The Language of Law School: Learning to "Think like a Lawyer"

By Elizabeth Mertz | Go to book overview

Bibliography

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———, ed. The Law & Society Reader. New York: New York University Press, 1995.

Abel, Richard, and Philip Lewis, eds. Lawyers in Society. Vols. 1, 2, and 3. Berkeley: University of California Press, 1988–1989.

Abrams, Kathryn. "Title VII and the Complex Female Subject." Michigan Law Review 92 (1994): 2479–2540.

Althouse, Ann. "The Lying Woman, the Devious Prostitute, and Other Stories from the Evidence Casebook." Northwestern University Law Review 88 (1994): 914–994.

American Association of University Women "AAUW" and Greenberg-Lake Analysis Group. Shortchanging Girls, Shortchanging America: A Call to Action. Washington, DC: American Association of University Women, 1991.

American Bar Association "ABA". Unfinished Business. Chicago: American Bar Association, 1995.

American Bar Association Commission on Women in the Profession. Elusive Equality: The Experiences of Women in Legal Education. Chicago: American Bar Association, 1998.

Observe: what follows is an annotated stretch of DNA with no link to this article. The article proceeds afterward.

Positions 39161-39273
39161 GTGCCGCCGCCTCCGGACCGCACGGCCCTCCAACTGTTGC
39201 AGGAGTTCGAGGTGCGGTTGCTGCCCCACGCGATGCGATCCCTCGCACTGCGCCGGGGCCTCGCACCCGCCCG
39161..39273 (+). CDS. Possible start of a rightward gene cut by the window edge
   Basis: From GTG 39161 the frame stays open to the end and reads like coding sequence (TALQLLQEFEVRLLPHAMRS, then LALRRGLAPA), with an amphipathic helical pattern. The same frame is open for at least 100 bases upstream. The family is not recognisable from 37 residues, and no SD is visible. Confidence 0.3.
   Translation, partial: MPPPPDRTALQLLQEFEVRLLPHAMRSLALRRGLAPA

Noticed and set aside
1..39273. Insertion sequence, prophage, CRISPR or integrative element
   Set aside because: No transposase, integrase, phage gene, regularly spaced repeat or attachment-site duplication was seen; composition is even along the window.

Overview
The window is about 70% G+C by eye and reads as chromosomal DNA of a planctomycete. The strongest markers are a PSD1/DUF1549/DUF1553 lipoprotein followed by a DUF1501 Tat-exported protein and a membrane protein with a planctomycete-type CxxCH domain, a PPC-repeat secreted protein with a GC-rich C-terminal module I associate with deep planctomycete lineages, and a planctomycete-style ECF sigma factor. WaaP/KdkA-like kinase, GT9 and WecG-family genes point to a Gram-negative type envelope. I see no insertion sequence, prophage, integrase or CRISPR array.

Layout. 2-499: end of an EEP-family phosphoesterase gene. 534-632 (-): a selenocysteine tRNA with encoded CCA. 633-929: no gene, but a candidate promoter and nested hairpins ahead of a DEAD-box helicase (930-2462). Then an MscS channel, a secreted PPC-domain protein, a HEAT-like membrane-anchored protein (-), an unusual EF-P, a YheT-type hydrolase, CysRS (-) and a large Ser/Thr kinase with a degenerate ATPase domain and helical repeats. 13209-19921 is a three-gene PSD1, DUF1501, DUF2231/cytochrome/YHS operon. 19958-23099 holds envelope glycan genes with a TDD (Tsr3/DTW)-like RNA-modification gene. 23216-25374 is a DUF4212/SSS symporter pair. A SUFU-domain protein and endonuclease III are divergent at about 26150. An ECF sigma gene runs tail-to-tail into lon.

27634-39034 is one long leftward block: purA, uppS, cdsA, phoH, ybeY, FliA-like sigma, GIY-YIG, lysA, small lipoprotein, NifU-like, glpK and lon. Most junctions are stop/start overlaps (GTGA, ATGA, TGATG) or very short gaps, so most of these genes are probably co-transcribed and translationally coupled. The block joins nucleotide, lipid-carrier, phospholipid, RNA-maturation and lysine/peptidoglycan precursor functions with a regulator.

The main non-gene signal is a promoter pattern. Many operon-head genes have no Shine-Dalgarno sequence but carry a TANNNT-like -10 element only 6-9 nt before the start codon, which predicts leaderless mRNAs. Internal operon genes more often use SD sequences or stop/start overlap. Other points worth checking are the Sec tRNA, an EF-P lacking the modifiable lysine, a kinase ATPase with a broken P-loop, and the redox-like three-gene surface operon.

American Bar Association Section on Legal Education and Admissions to the Bar. Report and Recommendations: The Role of Law Schools. Chicago: American Bar Association, 1979.

———. A Review of Legal Education in the United States. Chicago: American Bar Association, 1994.

———. Task Force on Law Schools and the Profession. Narrowing the Gap: Legal Education and Professional Development—An Educational Continuum"MacCrate Report". Chicago: American Bar Association, 1992.

Amsterdam, Anthony, and Jerome Bruner. Minding the Law. Cambridge, MA: Harvard University Press, 2000.

Angel, Marina. "What It's Like to Be Part of a Perpetual First Wave or the Case of the Disappearing Woman." Temple Law Review 61 (1988): 799–846.

Ansley, Frances Lee. "Race and the Core Curriculum in Legal Education." California Law Review 79 (1991): 1511–1597.

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